Euphydryas editha bayensis
Populations of the bay checkerspot historically inhabited numerous areas around the San Francisco Bay, including the San Francisco peninsula, the mountains near San Jose, the Oakland hills, and several spots in Alameda County, but populations have experienced serious declines since the mid-1980s. Because this species has been extensively studied its decline was quickly identified, prompting its listing as threatened in 1987. Threats include destruction and fragmentation of habitat due to urban and suburban sprawl, invasion of nonnative plants, inappropriate management grazing and fire, and extreme weather.
The bay checkerspot (Euphydryas editha bayensis) is a medium-sized butterfly in the brush-footed butterfly family (Nymphalidae). It has a wing span of a little more than 2 inches. The dorsal surfaces of the wings have black bands along all the veins on the surfaces, contrasting sharply with bright red, yellow and white spots.
All habitats for the bay checkerspot exist on shallow, serpentine-derived or similar soils. These soils support the plants on which the caterpillars (larvae) feed. The primary larval host plant is dwarf plantain (Plantago erecta). In many years, the larvae require a second host plant when the plantain dries up, purple owl’s clover or paintbrush, which remains edible later in the season.
Adults emerge in early spring. They feed on nectar, mate, and lay eggs during a flight season that typically lasts for four to six weeks between late February and early May. Males typically emerge four to eight days before females. Males can mate many times, while most females mate only once. The average life span for adults is about ten days. Eggs are typically laid in March and April. Females lay up to five egg masses of 5 to 250 eggs each, which they deposit near the base of the plantain, or, when dry conditions necessitate, the owl’s clover or paintbrush. Larvae hatch from the eggs in about ten days. They grow for two weeks or more, shedding their skin three times.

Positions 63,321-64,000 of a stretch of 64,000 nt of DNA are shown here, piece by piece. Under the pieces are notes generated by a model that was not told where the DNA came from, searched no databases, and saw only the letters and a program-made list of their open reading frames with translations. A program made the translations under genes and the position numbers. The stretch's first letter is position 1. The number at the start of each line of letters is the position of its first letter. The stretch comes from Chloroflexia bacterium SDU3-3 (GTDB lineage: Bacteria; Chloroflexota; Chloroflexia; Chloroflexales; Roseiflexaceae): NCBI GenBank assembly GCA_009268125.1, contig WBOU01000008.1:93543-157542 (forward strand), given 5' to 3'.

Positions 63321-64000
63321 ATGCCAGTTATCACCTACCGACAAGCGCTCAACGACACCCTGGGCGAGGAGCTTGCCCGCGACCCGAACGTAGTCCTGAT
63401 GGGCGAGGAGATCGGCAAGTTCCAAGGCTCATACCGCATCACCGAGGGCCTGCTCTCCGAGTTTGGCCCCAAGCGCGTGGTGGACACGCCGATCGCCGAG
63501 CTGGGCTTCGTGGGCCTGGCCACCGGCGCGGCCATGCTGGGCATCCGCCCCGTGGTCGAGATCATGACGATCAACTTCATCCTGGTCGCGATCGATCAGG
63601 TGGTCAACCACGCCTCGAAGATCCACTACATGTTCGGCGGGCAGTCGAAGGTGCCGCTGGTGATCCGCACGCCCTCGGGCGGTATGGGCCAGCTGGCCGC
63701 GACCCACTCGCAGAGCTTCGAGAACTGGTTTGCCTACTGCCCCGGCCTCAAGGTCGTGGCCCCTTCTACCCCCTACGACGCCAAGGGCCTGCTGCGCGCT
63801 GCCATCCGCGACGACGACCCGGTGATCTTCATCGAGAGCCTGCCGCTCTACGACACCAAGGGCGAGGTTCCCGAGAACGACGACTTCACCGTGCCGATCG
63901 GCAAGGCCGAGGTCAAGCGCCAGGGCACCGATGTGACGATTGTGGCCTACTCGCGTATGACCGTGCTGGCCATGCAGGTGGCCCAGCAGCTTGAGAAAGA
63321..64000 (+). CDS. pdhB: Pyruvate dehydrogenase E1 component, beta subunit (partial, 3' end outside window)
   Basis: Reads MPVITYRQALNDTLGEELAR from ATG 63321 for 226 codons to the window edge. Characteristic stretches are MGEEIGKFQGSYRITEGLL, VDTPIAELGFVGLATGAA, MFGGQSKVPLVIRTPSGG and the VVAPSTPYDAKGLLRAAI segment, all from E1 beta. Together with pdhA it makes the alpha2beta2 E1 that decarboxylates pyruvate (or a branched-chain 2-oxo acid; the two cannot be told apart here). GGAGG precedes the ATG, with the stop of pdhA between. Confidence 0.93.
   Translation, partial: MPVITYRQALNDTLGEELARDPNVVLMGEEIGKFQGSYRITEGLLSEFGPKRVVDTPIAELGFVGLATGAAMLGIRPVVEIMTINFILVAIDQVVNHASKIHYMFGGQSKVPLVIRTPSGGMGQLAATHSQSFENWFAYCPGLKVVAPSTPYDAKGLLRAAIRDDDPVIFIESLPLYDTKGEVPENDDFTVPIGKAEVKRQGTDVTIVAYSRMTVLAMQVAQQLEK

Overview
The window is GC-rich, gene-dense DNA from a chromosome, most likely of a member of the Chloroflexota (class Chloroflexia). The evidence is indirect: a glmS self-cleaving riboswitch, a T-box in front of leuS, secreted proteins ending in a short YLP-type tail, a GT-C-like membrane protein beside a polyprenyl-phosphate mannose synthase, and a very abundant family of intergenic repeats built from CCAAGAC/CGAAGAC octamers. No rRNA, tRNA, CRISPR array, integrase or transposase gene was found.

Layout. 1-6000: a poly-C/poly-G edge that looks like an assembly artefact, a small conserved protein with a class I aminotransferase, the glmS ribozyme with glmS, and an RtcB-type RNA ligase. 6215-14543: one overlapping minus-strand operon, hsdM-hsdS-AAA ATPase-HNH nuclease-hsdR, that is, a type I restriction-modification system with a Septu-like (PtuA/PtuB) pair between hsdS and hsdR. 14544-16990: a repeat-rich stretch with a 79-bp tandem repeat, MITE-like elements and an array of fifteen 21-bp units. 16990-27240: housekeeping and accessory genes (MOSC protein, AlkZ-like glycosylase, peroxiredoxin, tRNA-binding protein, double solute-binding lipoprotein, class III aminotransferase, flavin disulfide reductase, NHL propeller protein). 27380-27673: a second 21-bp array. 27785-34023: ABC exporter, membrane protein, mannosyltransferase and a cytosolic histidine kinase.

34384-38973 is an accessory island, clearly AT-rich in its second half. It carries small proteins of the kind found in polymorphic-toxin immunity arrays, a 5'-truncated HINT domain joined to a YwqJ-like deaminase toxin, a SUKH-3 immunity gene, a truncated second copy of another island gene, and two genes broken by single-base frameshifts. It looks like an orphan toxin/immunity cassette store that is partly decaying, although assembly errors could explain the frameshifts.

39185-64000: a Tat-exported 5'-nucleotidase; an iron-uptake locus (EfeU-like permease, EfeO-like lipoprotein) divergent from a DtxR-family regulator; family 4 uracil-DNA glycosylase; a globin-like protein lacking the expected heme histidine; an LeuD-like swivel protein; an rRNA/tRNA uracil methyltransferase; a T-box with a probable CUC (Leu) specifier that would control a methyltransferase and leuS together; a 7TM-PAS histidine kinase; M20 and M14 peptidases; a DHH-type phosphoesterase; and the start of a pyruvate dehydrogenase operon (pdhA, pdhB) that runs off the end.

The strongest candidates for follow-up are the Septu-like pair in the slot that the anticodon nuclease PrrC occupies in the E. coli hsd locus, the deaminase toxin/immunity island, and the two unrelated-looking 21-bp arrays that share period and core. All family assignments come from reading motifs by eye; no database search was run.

Larvae that successfully reach the fourth instar enter a period of dormancy that lasts through the summer. They pass this time under rocks or in cracks in the soil. The diapause ends with the onset of the next rainy season and the germination of dwarf plantain. The larvae then resume activity, feeding and completing their development.
Historically, the bay checkerspot occurred east, west, and south of San Francisco Bay, from Twin Peaks in San Francisco and Mount Diablo in Contra Costa County south approximately to Hollister. Before the introduction of invasive Eurasian grasses and other weeds, which have reduced the abundance and distribution of its host plants, the distribution may have been wider.
Currently, the range is much reduced and patchy. There are six known core areas-one on the San Francisco peninsula, one in San Mateo County, and four in Santa Clara County. However, any site with appropriate habitat within the historic range should be considered potentially occupied.
Critical habitat was designated April 2001. 1999 and 2000 reconnaissance suggests the total population size is similar to 1998. No new information in 2001 supporting change in status.
Necessary recovery actions include restricting collection of the butterfly, monitoring known populations and searching for new ones, and continuing data collection to determine if there are any other threats to the species.